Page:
Meteoric rise for Tottenham signing Davies

Nothing flamboyant about full back noted for composure on ball and intelligent play

Ben Davies: reads the game well and  has a lovely left foot, which complements strong technique. Photograph: PA

Ben Davies: reads the game well and has a lovely left foot, which complements strong technique. Photograph: PA


When Neil Taylor fractured his ankle against Sunderland back in September 2012, the concern at Swansea City extended beyond the Welshman’s personal torment. The transfer window had closed less than 24 hours earlier and Swansea’s only other left back was Ben Davies, a teenager who had six minutes of league football to his name.

Michael Laudrup, Swansea’s then manager, surveyed what he had seen when Davies came on against Sunderland and accepted he needed to bring in an experienced free agent.

“Ben did well and he had a great pre-season but he is only 19, we can’t put that much responsibility and pressure on him,” said Laudrup after the 2-2 draw with Sunderland. Little more than a week later, Swansea announced that Dwight Tiendalli, a former Holland Under-21 international, had joined on a free. Davies had enjoyed a taste of first-team action and that was the last we would see of him for a while.

At least that was the theory.

The reality turned out to be rather different. Laudrup selected Davies for the first match after the international break, a 2-0 defeat at Aston Villa and, to the Dane’s credit, kept faith with him for the remainder of the season. Davies flourished, so much so that Tiendalli was reduced to being a bit-part player.

It has been a meteoric rise for Davies ever since, culminating in this week’s

€12.6 million swap deal with Gylfi Sigurdsson at Tottenham Hotspur, where the 21-year-old will be Mauricio Pochettino’s first-choice left back.

Not bad for someone who was turning up for first-team games at Swansea in his Volkswagen Polo less than two years ago. Davies had not long graduated from the youth team and was earning about €500 a week at the time. His salary at White Hart Lane is likely to have a couple more zeros on the end.

For Davies, it must feel as though the last two years have been a blur. He has been a man in a hurry. Four weeks after making his first Premier League start, he was filling Taylor’s boots for country as well as club, making his Wales debut in the 2-1 win over Scotland in October 2012. The following month he signed a three-and-a-half-year contract at the Liberty Stadium.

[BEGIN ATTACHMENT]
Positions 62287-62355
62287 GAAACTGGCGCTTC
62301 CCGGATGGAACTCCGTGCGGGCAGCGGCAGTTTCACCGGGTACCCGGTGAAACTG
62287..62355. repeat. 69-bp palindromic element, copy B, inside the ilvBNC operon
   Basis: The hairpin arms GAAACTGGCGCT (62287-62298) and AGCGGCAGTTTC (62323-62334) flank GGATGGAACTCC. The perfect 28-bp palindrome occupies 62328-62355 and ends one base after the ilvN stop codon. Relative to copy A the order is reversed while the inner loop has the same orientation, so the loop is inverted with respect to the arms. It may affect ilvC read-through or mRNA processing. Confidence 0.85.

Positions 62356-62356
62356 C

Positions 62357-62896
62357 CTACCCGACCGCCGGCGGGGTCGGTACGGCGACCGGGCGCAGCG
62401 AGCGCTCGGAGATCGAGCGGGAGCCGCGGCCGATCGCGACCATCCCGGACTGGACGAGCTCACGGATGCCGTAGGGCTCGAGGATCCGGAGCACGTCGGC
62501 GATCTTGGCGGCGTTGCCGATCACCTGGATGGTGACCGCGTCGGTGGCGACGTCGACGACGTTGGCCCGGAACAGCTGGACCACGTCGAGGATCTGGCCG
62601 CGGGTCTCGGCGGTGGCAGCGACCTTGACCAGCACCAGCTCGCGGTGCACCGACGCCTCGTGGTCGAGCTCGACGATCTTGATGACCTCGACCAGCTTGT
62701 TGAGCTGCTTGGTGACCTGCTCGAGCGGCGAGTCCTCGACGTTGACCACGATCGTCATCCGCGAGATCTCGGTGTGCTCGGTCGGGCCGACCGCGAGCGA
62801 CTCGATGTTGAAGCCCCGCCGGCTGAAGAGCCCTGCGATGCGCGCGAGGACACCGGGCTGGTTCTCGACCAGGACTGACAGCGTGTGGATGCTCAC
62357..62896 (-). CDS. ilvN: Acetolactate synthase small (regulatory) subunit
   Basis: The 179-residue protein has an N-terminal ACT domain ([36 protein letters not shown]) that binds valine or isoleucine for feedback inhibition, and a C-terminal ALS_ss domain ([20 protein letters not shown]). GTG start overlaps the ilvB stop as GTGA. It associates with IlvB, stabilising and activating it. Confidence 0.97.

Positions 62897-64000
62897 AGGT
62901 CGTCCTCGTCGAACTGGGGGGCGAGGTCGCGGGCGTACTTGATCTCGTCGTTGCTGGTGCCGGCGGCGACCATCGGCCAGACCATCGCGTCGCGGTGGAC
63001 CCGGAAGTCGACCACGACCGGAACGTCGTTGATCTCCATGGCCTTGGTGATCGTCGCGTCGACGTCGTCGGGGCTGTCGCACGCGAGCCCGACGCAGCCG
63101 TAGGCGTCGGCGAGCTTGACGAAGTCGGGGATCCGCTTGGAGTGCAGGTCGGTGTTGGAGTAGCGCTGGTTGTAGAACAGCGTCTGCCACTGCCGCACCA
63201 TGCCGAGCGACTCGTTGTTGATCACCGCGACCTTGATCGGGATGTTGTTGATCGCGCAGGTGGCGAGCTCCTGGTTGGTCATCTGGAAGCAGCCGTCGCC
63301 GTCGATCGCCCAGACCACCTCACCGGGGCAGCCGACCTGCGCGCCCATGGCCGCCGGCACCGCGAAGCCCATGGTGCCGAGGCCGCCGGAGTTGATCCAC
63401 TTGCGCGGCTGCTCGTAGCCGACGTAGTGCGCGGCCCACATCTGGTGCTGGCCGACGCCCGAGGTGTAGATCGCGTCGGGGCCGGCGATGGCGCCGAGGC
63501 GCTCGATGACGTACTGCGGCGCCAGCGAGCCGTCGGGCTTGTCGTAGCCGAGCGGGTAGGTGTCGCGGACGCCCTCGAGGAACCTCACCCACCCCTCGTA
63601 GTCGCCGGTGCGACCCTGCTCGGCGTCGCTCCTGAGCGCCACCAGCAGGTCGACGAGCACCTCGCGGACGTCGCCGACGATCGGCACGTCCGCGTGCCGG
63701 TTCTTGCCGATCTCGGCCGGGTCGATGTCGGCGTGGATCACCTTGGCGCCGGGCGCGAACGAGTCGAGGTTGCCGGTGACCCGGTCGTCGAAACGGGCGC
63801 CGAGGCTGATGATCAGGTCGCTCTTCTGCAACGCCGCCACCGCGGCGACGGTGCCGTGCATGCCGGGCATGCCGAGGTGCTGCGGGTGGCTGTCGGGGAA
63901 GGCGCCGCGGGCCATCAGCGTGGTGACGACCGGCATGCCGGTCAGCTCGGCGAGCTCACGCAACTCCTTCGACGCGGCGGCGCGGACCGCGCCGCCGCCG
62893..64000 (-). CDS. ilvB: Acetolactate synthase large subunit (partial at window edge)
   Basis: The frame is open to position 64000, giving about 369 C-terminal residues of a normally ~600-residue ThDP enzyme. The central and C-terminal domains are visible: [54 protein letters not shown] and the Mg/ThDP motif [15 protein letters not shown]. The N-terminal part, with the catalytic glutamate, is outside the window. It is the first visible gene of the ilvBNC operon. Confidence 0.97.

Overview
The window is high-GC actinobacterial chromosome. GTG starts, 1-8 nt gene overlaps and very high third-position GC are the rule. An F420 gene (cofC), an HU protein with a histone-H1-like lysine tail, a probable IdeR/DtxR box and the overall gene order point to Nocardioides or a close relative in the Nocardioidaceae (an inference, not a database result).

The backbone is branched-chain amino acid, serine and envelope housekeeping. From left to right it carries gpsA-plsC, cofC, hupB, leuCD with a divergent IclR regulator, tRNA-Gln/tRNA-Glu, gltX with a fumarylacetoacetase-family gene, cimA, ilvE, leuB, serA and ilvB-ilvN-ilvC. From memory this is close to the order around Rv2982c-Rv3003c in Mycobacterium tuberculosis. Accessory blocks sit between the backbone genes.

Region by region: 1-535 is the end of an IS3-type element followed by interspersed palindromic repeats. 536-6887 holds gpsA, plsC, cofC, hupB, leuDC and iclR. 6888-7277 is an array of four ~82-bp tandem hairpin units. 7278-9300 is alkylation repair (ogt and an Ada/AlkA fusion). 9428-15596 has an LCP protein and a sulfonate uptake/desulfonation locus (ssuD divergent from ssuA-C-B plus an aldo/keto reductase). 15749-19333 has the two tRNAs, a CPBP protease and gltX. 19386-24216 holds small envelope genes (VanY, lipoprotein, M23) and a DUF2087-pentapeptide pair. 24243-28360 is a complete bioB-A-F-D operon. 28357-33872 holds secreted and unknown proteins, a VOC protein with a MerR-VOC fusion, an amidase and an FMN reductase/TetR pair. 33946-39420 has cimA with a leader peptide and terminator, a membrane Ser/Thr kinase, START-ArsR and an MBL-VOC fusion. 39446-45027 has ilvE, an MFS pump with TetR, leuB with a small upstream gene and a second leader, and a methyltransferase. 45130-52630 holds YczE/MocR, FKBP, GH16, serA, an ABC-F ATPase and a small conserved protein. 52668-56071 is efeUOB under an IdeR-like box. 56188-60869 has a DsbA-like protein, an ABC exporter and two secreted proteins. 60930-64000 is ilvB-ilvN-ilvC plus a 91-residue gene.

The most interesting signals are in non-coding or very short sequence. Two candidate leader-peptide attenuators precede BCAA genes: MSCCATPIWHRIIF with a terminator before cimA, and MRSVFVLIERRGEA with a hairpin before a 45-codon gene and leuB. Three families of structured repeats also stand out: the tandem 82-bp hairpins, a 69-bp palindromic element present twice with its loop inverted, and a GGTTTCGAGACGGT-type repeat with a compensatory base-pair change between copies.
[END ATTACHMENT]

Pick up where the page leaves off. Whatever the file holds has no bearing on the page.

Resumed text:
His first senior goal arrived against Stoke in January last year and encapsulated what Davies is all about. Picking up the ball just inside his own half, he played a give-and-go, continued his run and brushed off the challenge from Jon Walters when possession was returned to him. He then slipped away from Ryan Shawcross, evaded Robert Huth and dispatched a low shot into the net.

Davies struck twice last season, including a superb left-footed volley at The Hawthorns, yet he is a defender first and foremost – not a full back waiting to be converted into a winger.

At 1.81m (5ft 11in), he probably lacks a bit of height to play in the middle of defence. He is also, by his own admission, not blessed with great pace

; not that he suffers as a result.

Davies reads the game well, he has a lovely left foot and is technically strong. There is nothing flamboyant about him; he is composed in possession and uses the ball intelligently. He made more successful passes than any other left back in the Premier League last season (admittedly, Swansea’s style of play contributes to that) and his first instinct is always to try to play forward, rather than go sideways and look for the safe option.

In December last year, when Davies signed a one-year extension that tied him to Swansea until 2017, Laudrup spoke as if he knew what was around the corner.

“[Ben] has already done a lot but every day in training he wants to improve . . . one day we will see Ben at one of the top five or six clubs,” said Laudrup

In an ideal world Swansea would have kept hold of Davies, but they were resigned to the fact that his head had been turned once Tottenham made it clear they were serious about signing him.

From that point on it was a case of trying to make the best of a bad situation, which is why Swansea pushed so hard for Sigurdsson, who excelled at the Liberty Stadium during a loan spell a couple of years ago. Guardian Service

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